It was noon and I was at my work place. This was a very busy day for me. To my surprise my manager called me “Afroja, You have a phone call”. I went to the back of the store and received the phone, it was Milton, “Anna, are you busy?” he asked. “Yes, why did you call me?” He was silent for a moment before saying, “Avijit was killed and Bonya was seriously injured in Dhaka.” I was numbed; I didn’t know what to say. My manager looked at me and asked, “Is there anything wrong?” Of course there was. A prominent writer, a free thinker, a scientist was killed in Bangladesh. A very good friend of us of course.
I came home, turned on my laptop and started watching the BD news and looking through the pictures, the ones posted from Bangladesh. My whole body was shaking, I felt numb, I didn’t know what to say, what to think, or what to write.
The next day, was a turning point for me. I saw a picture of the aftermath there was blood all over the sidewalk, a piece of Avijit’s brain, a pair of Avijit’s glasses and dismembered finger of Bonya. That was the moment I couldn’t control myself, I started crying and thinking did our people know just how expensive that brain was? No, they don’t know. It was an invaluable jewel.
Those images reminded me that when people know they can’t fight with the creative and knowledgeable they use force. They kill them; they torture them and attempt to destroy their rational thinking. The same thing happened in our liberation period.
Why is that? Why can’t they fight in the same way Avijit fought? With pen and paper and words instead of the violence wrought by their irrational thinking.
I have saved pictures of Avijit with me and Milton (Farid Ahmed), these pictures were taken in Miami, Florida. It was at my home when I used to live there. When he came to visit us I felt proud to be with him. After dinner, we were talking about issues and sharing our views. I was watching him and thinking that this shy, soft spoken man carries so much knowledge, and how much different the world would be if everyone could reach his level of thinking. The next day in the morning before he left I asked my son to take a picture. After that we didn’t get chance to meet with each other but we talked over the phone. I always mentioned to him that “I saved your picture Avijit. I know one day you will get a big award and then I will post this picture and let people know that you Avijit Roy are my friend.” He would howl with laughter and humbly say he didn’t know what I meant.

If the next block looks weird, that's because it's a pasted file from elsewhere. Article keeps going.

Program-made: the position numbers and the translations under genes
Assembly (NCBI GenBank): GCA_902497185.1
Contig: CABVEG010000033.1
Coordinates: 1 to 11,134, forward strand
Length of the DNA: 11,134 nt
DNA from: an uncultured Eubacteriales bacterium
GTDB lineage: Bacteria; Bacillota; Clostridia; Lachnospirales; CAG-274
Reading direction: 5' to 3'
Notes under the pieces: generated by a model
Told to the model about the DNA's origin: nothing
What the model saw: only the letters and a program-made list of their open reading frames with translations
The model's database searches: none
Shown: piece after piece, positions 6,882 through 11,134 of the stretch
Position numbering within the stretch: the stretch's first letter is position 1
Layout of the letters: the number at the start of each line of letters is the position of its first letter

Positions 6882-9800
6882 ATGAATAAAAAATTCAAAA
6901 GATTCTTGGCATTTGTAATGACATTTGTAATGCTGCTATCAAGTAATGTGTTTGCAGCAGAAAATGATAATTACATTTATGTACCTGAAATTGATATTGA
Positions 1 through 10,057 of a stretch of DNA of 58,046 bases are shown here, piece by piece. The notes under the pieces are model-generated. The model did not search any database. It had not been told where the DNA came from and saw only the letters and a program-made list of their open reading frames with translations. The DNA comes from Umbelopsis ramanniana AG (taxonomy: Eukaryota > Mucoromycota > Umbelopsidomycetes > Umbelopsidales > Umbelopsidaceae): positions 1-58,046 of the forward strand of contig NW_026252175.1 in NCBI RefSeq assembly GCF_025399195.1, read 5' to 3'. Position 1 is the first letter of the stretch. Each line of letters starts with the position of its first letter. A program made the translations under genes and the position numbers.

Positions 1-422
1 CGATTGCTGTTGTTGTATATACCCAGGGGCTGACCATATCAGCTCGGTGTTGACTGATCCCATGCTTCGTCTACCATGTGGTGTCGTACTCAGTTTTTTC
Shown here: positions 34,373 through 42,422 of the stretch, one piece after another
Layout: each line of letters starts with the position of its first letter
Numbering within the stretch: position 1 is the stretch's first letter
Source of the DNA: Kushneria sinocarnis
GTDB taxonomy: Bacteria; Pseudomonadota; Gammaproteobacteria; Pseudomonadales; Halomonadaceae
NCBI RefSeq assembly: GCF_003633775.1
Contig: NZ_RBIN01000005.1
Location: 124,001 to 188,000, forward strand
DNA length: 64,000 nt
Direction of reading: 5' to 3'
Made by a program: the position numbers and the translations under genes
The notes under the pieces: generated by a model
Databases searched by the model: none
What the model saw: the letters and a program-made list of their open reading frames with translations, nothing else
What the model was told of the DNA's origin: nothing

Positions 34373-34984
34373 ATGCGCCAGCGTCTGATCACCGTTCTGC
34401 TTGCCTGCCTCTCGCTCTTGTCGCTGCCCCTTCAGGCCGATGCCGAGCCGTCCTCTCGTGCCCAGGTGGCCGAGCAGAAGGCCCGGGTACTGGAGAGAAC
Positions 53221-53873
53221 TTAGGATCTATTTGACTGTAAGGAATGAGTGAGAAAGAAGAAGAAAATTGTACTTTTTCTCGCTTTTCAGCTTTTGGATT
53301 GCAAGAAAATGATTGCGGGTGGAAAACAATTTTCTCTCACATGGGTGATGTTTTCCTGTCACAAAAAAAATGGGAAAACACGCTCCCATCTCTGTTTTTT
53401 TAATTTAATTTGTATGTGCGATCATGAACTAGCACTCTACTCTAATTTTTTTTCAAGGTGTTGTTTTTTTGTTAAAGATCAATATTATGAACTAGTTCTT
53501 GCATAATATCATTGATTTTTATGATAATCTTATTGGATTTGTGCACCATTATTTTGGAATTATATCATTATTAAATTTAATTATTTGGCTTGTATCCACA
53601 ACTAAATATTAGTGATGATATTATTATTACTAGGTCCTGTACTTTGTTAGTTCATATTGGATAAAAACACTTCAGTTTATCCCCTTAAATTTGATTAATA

Today, I see that picture and think why I didn’t talk more? Why didn’t I spend more time with him? Usually, I don’t write, I am a silent reader, a silent listener. I love to listen to people. When Milton used to talked to Avijit or Bonya, I always asked him to turn the speaker on so I could listen to them. They were laughing and joking but at the same time talking about Bengali literature, different socio-economic, cultural and religious situations in Bangladesh and I always found it fascinating.
Today I regret that I wasn’t able to tell him how much he meant to us. It’s unfortunate that it takes the death of someone to fully grasp how precious life is and I regret not telling him what I’ve wrote before he died. I’ve resolved myself to not wasting time, whatever, whenever and whoever I want to say something to, I will.
Afroja Akter writes from Toronto Canada. She can be reached at email@example.com